Fonter - A Simple NativeScript Font Application for iOS and Android

[[ A updated version of this post has been posted for NativeScript v1.5+ and icon fonts here. ]]

Since the subject of Fonts has been causing issues for multiple people in the NativeScript community I figured I would write up a post on how to do it.

Attached to this post is the completed project.    First thing you need to do is a
tns create project fonter -- then cd fonter and tns platform add android or tns platform add ios.   Now your project is ready to go.  I deleted the app/main-page.js and the app/main-view-model.js in this sample app, since they are not needed.

Next thing we need are some fonts.   So I go to https://Google.com/fonts and look at several fonts and pick a couple fonts and download them.  (Please note you actually have to download the fonts from https://github.com/google/fonts)   To keep things simple, all three fonts are under the SIL Open Font License: http://scripts.sil.org/OFL

font-folder

Second thing we need to do navigate to your app folder, and create a new "fonts" folder like so:

This folder MUST be named the exactly "fonts", no upper case letters.  It must be all lower case letters, exactly "fonts".

 

font-list

The next thing we will do is copy the fonts you downloaded into your fonts folder.   In my case I downloaded Indie Flower, Josefin Sans, and Lobster.  So my folder looks like this:
So we have three fonts that we want to add to the CSS.  In my case I want these fonts globally in the application so I will open up the app.css file; and add the three following changes:


.Lobster {
font-family: Lobster-Regular;
}

.IndieFlower {
font-family: IndieFlower;
}

.JosefinSans {
font-family: JosefinSans-Regular;
}

You might notice; the font-family name is the EXACT SAME SPELLING and EXACT SAME CASE of each of the file names.  The only thing that is removed is the .ttf extension.   This is REQUIRED for Android.  Android will automatically load the file (with the .ttf) referenced in the font-family from the fonts folder.

On iOS we have to do something slightly different; we have to register them before use.  If you open up the app.js file, you need to add the following code to it, as you see just BEFORE the application.start().


if (application.ios) {
var fontModule = require("ui/styling/font");
fontModule.ios.registerFont("IndieFlower.ttf");
fontModule.ios.registerFont("JosefinSans-Regular.ttf");
fontModule.ios.registerFont("Lobster-Regular.ttf");
}
application.start();

Again, you will notice the file name is spelled and cased exactly the same as the file name on in your fonts folder.   This is important!    However you name the file; both the iOS registration and the android css declarations MUST be exactly the same.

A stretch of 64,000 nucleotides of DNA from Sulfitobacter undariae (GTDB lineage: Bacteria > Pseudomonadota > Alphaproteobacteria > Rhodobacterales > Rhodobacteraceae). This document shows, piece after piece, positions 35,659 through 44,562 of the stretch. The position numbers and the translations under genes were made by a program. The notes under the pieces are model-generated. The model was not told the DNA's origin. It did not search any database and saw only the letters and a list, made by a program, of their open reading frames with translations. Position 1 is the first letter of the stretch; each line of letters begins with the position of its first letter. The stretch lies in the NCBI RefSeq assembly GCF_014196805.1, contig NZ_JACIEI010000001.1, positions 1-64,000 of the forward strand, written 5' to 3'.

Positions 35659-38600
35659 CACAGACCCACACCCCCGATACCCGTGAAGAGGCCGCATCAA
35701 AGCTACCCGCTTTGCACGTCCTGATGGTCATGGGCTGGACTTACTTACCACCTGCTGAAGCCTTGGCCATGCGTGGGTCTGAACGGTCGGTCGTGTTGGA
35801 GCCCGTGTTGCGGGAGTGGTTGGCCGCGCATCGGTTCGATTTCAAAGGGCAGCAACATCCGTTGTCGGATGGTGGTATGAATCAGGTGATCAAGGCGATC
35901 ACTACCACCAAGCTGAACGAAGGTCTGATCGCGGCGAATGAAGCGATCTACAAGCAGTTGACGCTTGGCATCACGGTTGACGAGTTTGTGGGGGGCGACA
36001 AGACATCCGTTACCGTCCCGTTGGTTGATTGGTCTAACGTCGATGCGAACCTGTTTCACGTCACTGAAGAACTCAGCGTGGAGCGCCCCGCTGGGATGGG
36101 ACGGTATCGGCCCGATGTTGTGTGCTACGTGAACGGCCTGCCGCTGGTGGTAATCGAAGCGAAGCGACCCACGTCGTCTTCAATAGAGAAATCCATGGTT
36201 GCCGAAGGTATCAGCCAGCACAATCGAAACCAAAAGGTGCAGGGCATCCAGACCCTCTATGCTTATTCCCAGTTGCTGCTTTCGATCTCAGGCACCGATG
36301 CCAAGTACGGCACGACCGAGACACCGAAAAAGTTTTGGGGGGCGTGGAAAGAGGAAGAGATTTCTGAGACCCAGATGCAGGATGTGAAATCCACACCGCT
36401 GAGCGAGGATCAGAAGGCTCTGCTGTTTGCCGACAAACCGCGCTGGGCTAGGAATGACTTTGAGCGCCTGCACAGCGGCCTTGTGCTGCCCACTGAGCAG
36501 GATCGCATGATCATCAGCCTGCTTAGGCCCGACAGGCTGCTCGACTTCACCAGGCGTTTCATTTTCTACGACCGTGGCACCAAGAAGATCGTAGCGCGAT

At this moment, the fonts are registered and usable on both iOS and Android.   So lets show them.   Open up your main-page.xml and here is the code I used:



<label></label>
<label></label>
<label></label>

fonts-androidSo now we want to try the code.  tns run ios --emulator or tns run android --emulator.  On Android everything should work perfectly and you should see something like this.

 

 

 

Unfortunately on iOS it isn't as simple, when you run this project you will see that Lobster and Indie Flower work properly, but Josefin Sans is defaulting to the default font...

font-titlebar-osxHere is the "small gotcha" on iOS.   The font is registered under its actual font name, not under the file name.   So we have one more step you need to do; and you can do it in either OSX or Windows.  Go to your fonts folder and double click on the JosefinSans-Regular.ttf and you should see a window like either of these (depending on your platform).  Notice the part I highlighted in Red.  That is the actual font name.   So, the last piece to this puzzle is you need re-open the app.css file and change the .JosefinSans class declaration to:font-titlebar-win

.JosefinSans {
font-family: JosefinSans-Regular,Josefin Sans;
}

Do you see what I added.  I appended the actual font name to the font-family.  The ORDER is important.   On Android because it does auto-registration of the fonts, it will load and register the FIRST font, and then it is happy.   On iOS it doesn't see the first font so it just ignores it and then sees the SECOND font and then it is happy.

fonts-iosSo now when you do a tns run ios --emulator you should see this.

 

 

 

 

You can download the complete project (including fonts) here: fonter.zip

The fonts/fonts.json file is just the font information for the fonts from the google code project; I wanted to make sure the copyrights information was in the same folder as the fonts in case someone finds the sample elsewhere.

[[ A updated version of this post has been posted for NativeScript v1.5+ and icon fonts here. ]]

5 thoughts on “Fonter - A Simple NativeScript Font Application for iOS and Android

Leave a Reply

Your email address will not be published. Required fields are marked *